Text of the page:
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Calgary mayor warns that the worst is yet to come as rivers burst banks

Large swaths of Calgary become watery ghost town


 

Flooding in High River, Alberta. (Jeff McIntosh, The Canadian Press)

 

 

 

CALGARY – Calgary’s mayor is warning that the worst of the flooding is yet to come after a significant portion of his city’s population spent the night pulling back to higher ground.

“I grew up here. I spent a lot of time on the Bow and Elbow Rivers and I have never seen the river that high or that fast,” Naheed Nenshi said at a news conference early Friday morning.

Heavy rains eight years ago caused flood damage to about 40,000 Calgary homes and resulted in the evacuation of more than 1,500 Calgarians. It resulted in $275 million in insured losses.

Nenshi said this is worse.

“The Bow River, when I saw it, looked like you were looking at an ocean. And I was there standing on that same bridge in 2005 and this is no comparison.”

Low-lying areas along the river started to flood Thursday night and there was water filling up some underpasses.

There was water in the streets of the Bowness area in the city’s northwest. The city has not said to what extent any homes have been flooded.

Entire neighbourhoods all along the two rivers have been cleared of inhabitants. City officials have estimated that as many as 100,000 could be out of their homes.

Police urged people to stay away from downtown and not go to work. All schools — both Catholic and public — are closed, while Catholic schools in Chestermere, Airdrie and Cochrane were also to be shuttered.

The Calgary Zoo, located on St. George’s Island, closed its gates and started taking steps “to secure and move animals to safe locations.”

Contingency plans called for big cats, such as lions and tigers, to be moved into prisoner cells at the Calgary courthouse. But the city said that hadn’t happened yet.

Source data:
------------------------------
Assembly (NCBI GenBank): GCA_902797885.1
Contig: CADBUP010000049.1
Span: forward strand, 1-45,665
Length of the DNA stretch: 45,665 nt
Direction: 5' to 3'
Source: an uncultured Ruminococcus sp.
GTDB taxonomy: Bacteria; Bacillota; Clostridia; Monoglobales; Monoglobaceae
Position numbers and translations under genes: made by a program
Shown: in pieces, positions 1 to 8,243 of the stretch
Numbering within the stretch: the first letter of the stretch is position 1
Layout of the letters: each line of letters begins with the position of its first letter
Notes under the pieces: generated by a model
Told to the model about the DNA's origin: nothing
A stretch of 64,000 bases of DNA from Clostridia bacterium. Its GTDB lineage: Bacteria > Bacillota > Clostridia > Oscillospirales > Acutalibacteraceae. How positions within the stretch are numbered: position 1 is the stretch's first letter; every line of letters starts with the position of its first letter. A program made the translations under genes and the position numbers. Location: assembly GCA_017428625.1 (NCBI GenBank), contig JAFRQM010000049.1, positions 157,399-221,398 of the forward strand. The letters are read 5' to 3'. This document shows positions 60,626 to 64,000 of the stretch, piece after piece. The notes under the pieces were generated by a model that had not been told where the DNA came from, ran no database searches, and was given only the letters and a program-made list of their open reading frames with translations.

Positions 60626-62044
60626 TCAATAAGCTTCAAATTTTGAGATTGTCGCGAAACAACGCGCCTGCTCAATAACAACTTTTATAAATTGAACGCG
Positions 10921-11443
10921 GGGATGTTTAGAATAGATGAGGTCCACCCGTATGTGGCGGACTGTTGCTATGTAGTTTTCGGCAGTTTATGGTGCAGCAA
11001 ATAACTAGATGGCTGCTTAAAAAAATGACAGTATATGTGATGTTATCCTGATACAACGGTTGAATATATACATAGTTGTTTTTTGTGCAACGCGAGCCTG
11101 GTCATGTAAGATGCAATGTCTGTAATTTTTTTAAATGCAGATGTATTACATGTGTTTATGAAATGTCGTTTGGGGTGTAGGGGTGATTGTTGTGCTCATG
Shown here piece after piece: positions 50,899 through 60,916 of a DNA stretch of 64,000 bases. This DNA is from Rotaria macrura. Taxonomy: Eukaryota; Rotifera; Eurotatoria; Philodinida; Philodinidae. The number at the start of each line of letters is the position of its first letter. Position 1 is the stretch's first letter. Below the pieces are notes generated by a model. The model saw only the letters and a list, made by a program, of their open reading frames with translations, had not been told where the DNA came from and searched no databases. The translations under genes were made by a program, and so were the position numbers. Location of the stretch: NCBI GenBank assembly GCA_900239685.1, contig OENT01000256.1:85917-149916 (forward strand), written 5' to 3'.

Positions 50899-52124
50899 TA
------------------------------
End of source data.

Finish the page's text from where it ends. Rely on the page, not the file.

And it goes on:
The Calgary mayor spent Thursday night and Friday morning hours touring all the affected areas.

He said it appeared that the smaller Elbow river had reached its peak. The same could not be said for the larger Bow.

“Particularly on the Bow, the worst is yet to come. We anticipate that when we see release from dams upstream of Calgary, we will see a flow rate in the Bow River that might be 30 or 35 per cent higher than even what it is right now.”

When Calgary officials began their evacuations, they found some people were steadfastly determined to stay.

Deputy police chief Trevor Daroux said all officers could do was stress the dangers of staying, but admitted officers aren’t in a position to remove anyone physically.

“These are hazardous areas,” he said. “There will not be power once the areas are evacuated, and gas as well. So we’re asking people to please comply and leave on their own.”

Police were also concerned about the possibility of looters taking advantage of the thousands of empty homes.

“That’s why we have a plan in place. And as we evacuate the area, we will be backfilling with security forces.”

The traditional Edmonton-Calgary rivalry went by the wayside, with the capital city promising to send 100 of its police officers today to help out where needed.